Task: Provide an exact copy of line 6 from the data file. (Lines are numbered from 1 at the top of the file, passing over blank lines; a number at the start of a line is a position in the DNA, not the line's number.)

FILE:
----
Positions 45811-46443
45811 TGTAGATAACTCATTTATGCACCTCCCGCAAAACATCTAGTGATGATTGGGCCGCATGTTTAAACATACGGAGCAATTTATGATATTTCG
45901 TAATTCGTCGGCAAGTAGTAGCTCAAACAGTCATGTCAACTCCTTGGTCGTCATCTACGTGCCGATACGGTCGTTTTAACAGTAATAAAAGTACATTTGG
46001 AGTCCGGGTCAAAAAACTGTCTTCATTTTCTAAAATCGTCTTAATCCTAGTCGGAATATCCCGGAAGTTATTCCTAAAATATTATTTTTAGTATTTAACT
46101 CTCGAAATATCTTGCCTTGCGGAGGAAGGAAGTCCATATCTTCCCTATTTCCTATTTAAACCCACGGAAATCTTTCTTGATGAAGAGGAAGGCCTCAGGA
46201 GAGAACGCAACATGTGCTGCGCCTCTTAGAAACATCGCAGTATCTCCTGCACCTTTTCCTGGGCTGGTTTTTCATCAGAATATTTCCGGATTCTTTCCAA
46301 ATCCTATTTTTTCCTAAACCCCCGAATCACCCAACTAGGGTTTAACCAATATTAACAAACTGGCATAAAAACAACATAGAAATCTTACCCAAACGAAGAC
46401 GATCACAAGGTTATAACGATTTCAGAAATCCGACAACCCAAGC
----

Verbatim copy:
46201 GAGAACGCAACATGTGCTGCGCCTCTTAGAAACATCGCAGTATCTCCTGCACCTTTTCCTGGGCTGGTTTTTCATCAGAATATTTCCGGATTCTTTCCAA